Far from creating new tasks, many observers think that audit should reconnect with its original purpose. This is to assure investors that companies’ capital is not being abused by over-optimistic or fraudulent managers. “At their heart, audits are about protecting capital, and thereby ensuring responsible stewardship of capital,” says Natasha Landell-Mills, head of stewardship at the asset manager Sarasin & Partners.
Yet modern accounting practice has made audits more complicated while watering down the legal requirement to exercise the judgment needed to ensure the numbers are “true and fair”. Despite the endless mushrooming of numbers, it is no easier to know if the capital is really present and can thus justify the payment of dividends and bonuses.
Michael Izza, chief executive of the Institute of Chartered Accountants in England and Wales says auditors need a “renewed focus on internal controls, going concern and fraud. The vast majority of business failures are not the fault of the auditor, but when audit quality is a contributory factor, the problem generally involves these three fundamental areas.”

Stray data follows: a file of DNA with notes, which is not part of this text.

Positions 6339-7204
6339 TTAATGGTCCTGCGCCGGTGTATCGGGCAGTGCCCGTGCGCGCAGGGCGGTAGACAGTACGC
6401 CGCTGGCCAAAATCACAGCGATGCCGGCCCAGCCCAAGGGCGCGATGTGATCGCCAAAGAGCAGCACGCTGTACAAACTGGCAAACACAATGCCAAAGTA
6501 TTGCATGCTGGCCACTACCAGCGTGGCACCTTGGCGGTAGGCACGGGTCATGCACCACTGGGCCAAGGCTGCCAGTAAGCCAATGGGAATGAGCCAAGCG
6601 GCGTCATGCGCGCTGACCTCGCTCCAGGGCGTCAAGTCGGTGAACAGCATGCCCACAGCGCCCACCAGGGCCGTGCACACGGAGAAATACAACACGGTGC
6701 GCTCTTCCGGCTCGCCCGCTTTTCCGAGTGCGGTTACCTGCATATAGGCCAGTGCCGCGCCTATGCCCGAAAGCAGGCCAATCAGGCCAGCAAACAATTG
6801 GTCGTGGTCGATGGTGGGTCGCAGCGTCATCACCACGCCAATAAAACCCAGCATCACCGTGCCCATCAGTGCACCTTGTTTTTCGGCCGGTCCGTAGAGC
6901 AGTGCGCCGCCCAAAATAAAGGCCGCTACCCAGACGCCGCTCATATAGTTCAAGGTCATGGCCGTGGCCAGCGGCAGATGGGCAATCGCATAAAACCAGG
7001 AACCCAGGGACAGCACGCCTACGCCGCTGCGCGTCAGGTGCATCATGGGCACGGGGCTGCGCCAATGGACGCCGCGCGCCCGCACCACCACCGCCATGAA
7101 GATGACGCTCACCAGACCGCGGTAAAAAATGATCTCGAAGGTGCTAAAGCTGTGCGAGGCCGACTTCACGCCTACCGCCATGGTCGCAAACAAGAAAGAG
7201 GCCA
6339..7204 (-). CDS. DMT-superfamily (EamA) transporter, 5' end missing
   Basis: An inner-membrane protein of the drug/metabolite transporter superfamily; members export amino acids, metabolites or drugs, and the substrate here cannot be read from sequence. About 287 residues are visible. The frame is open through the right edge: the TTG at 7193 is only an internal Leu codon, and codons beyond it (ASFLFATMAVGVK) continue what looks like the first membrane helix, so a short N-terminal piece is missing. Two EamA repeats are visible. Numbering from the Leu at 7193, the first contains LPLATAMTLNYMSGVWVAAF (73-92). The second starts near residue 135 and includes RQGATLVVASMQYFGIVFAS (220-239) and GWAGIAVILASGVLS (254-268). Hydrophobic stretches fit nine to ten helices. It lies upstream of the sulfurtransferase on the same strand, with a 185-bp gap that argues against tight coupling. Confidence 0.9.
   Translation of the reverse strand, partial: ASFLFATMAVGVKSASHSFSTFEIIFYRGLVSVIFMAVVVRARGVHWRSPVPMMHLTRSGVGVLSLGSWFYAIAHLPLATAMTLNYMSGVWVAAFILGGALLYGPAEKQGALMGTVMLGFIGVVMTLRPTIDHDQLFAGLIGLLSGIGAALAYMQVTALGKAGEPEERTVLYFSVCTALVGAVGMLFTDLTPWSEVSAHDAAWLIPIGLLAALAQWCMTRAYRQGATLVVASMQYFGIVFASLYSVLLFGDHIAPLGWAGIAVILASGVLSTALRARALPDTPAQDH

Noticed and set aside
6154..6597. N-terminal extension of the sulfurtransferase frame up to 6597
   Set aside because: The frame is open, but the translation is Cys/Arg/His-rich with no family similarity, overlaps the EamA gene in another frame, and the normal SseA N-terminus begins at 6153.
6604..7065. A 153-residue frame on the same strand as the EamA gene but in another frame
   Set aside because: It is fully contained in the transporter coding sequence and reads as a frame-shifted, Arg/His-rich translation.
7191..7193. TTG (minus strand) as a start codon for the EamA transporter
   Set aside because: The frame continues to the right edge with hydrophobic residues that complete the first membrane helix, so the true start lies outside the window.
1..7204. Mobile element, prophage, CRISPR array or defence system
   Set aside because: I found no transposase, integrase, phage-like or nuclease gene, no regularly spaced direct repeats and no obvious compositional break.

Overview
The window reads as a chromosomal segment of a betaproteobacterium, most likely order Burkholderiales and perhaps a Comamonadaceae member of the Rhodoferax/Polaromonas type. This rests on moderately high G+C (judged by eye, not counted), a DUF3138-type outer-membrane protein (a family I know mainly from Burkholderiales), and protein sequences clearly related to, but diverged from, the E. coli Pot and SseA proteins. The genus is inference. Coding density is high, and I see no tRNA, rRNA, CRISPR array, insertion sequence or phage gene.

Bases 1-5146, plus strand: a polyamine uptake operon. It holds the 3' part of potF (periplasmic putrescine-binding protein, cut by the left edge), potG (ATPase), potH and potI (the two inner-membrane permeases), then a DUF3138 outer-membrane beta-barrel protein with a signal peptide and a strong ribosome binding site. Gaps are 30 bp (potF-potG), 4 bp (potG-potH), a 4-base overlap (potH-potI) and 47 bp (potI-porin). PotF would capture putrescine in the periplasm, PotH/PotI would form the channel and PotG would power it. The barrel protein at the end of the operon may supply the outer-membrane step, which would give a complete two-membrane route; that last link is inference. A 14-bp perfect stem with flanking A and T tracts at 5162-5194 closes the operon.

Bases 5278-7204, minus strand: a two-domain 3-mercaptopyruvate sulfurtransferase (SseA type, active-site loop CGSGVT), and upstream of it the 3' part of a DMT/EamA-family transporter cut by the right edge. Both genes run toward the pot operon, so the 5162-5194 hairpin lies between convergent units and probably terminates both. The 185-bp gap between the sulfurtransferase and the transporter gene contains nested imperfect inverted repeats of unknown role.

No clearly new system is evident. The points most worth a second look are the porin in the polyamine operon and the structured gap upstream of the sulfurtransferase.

Mr Bush thinks a radical simplification is in order. “Without clarity there is never going to be proper accountability,” he says. “What we have is a recipe for weak auditing, and ever more Wirecards and Parmalats. In the extreme it facilitates Ponzi schemes. Stay on that route and it won’t be long before you come unstuck.”